Dealing with Stressful Situations: The Four A’s

Change the situation:
Strategy #1: Avoid unnecessary stress
Strategy #2: Alter the situation
Change your reaction:
Strategy #3: Adapt to the stressor
Strategy #4: Accept the things you can’t change
Strategy #5: Make time for fun and relaxation
Strategy #6: Adopt a healthy lifestyle

Here are some examples of healthy ways to relax and recharge, which are ways I manage stress:

Go for a walk
Spend time in nature
Call a good friend
Light scented candles
Savor a warm cup of coffee or tea
Play with a pet
Get a massage
Curl up with a good book
Listen to music

HELPGUIDE.org suggests reading “Stress Relief: Relaxation Practices that Reduce Stress.”

While writing this entry, I discovered a handful of stressors in my life that I need to change:

* I need to realize it’s okay to say no. I know my limits, but I need to focus on sticking to them, in both my personal and professional life.
* Certain people consistently cause extra stress in my life and I can’t change the relationship, so I must start limiting the amount of time I spend with them and, if needed, end the relationship entirely.
* I must shorten and manage my to-do list better; analyze what's truly necessary, add it to the top of my list and eliminate items that are not important until I find time for them.

* Managing my time better is very crucial as well. When I'm stretched too thin and running behind, it’s hard to stay calm and focused on the big picture, so something that was intended to be fun becomes chaotic.

I know there are certain things in my life I can’t change, so I had to change myself. I've adapted to those inevitable stressful situations to regain a sense of control in my life, just by changing my expectations and attitude. I'm a perfectionist, which I've learned is not a commonality among others, so I've stepped back a degree in that department and I'm much happier now at the end of the day. Perfectionism is a major source of avoidable stress. I now try to keep reasonable standards for myself and others. I'm okay with bending a little and accepting something being "good" versus "perfect." I make a conscience effort to focus on the positive aspects in my life, not the negative. Since I've faced adversity, I reflect on all the things I appreciate in my life often, such as the positive qualities and gifts I've been given. When facing major challenges, I try to look at them as opportunities for personal growth.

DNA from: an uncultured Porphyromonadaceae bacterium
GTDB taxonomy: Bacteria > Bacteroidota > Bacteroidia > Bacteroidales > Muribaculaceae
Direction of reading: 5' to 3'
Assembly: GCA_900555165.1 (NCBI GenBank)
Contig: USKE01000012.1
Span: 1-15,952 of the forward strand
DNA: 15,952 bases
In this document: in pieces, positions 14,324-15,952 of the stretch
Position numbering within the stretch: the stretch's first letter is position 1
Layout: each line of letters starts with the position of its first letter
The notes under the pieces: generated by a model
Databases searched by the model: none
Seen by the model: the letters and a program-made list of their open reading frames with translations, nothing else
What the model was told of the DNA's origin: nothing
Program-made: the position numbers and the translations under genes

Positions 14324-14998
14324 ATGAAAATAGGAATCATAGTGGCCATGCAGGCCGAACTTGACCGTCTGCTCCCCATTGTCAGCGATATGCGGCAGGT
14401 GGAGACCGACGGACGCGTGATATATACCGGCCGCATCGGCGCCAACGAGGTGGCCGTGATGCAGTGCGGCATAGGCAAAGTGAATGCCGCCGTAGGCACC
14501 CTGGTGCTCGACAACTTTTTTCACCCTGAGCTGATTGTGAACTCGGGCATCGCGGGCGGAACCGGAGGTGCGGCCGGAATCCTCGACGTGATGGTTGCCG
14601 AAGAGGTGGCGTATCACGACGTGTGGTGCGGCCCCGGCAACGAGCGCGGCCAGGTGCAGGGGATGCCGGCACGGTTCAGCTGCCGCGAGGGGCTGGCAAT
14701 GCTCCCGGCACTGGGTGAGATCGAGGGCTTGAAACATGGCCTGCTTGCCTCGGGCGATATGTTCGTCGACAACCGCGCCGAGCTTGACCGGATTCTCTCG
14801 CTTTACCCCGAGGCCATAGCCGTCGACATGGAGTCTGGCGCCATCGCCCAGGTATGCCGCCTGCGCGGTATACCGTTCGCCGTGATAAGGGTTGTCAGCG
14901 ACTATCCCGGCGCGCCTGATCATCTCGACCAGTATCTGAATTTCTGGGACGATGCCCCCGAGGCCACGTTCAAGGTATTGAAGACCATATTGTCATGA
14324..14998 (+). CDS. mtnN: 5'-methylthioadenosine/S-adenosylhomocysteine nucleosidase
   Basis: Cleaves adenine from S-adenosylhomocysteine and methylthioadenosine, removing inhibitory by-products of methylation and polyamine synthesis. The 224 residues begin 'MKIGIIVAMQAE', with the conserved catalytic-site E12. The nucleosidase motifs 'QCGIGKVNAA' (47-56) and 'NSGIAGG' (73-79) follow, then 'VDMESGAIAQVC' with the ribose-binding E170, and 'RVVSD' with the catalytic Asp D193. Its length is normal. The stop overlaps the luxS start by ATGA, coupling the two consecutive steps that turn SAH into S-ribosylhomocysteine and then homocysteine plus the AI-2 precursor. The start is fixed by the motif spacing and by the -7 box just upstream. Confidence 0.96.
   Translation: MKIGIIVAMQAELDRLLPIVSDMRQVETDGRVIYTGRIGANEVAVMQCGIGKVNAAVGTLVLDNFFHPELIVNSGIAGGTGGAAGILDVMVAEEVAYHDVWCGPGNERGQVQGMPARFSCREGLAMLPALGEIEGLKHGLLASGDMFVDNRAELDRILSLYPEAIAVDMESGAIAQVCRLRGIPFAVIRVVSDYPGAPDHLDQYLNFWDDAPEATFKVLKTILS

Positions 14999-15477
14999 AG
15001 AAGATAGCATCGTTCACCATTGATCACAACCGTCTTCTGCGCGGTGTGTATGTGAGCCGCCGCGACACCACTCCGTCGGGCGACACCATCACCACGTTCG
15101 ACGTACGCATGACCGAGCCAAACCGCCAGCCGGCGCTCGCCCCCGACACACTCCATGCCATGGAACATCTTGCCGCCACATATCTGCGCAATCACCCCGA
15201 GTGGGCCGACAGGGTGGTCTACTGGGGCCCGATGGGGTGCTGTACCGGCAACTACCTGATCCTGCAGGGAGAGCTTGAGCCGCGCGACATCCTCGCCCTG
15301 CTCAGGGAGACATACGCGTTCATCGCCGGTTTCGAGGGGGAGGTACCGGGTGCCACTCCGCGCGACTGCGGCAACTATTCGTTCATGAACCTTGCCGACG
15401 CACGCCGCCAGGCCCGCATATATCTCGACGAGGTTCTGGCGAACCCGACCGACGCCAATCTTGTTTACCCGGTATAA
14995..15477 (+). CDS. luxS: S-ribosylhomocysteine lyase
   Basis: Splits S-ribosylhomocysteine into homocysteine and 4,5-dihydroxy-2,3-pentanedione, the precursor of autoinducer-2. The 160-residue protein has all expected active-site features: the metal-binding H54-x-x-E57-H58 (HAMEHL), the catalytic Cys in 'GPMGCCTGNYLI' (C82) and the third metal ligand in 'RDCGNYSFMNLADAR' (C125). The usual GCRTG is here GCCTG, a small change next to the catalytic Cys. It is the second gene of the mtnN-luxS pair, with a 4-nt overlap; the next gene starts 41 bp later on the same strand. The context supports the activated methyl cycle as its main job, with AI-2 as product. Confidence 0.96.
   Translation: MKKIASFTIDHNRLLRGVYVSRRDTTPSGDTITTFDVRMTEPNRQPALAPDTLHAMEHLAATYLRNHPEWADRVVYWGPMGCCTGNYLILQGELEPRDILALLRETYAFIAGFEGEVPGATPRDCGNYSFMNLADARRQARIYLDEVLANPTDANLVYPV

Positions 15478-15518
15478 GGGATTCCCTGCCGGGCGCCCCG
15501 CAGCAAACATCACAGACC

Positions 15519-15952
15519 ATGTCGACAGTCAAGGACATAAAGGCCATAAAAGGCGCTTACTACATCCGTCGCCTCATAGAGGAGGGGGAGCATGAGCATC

In this entry, I was asked how I managed stress personally. I've learned that I am managing my stress in both unhealthy and healthy ways at times. One major stressor I deal with daily is my paralysis. Over the years, I've accepted and embraced my paralysis. I will never be able to change it and all the obstacle and struggles I face on a daily basis, but my reaction to a piece of paper falling on the floor I can alter. I had to decide how I wanted to live my life, whether happy in a wheelchair or angry in a wheelchair. Stress will always exist in our lives, but we can figure out ways to change our reactions to it. I have found that sharing my feelings with a trusted friend is an extremely helpful and healthy stress reliever, as is reading a great book. I discovered "The Purpose Driven Life" by Rick Warren a few years back that I read and re-read for inspiration and self-help.

Of course, a little chocolate never hurts either! Lol!


Hey Beth (MW Reader),

Thank you for sharing your opinion, as an able-bodied individual, from "Truths versus Stereotypes"! I applaud you for working in a field that gives back in so many ways and then recognizing that your surroundings are filled with so much more than you've ever known. The amazing advocacy, compassion and sense of humor your clients possess are remarkable! Your thoughts are usually sentiments most people allow to pass by them. Bravo!

Hey Anonymous (MW Reader),

Thank you for the kind words! It is really nice to hear that I'm making a difference in this world. It's a goal of mine to reach at least on individual's life everywhere I go and knowing that I impacted your life is very humbling. I appreciate your comments!

Remember, nothing is too personal in my book, so send your questions to “Hey Jen!” at: mobileHeyJen@gmail.com! Learn more about me and my story at my website: www.InspirationSpeaks.Me.


  1. http://www.vassistanceguru.com/

  2. You are not the common blog writer, man. You certainly have something powerful to contribute to the net. Such a good blog. I’ll be back for more.

  3. The word “Stress” actually relates to wear and tear as when the rubber meets the road on a tire or the brake pads pressing up against the rotor in the wheel. The term as it applies to living organisms was first introduced by Hans Seyle in the 1930’s who defined it as the consequence of the failure of an organism (human or animal) to respond appropriately to emotional or physical threats, whether actual or imagined. Thus stress symptoms are the manifestation of a chronic state of responses to stress triggers that are actually benign. Even a thought can set off the same response mechanism that would be in play while standing in front of a hungry lion. Hence, Seyle’s definition still reaches to the heart of stress management; the idea of the response being inappropriate and engaging in a process of altering ones misperception of pending disaster or imminent danger.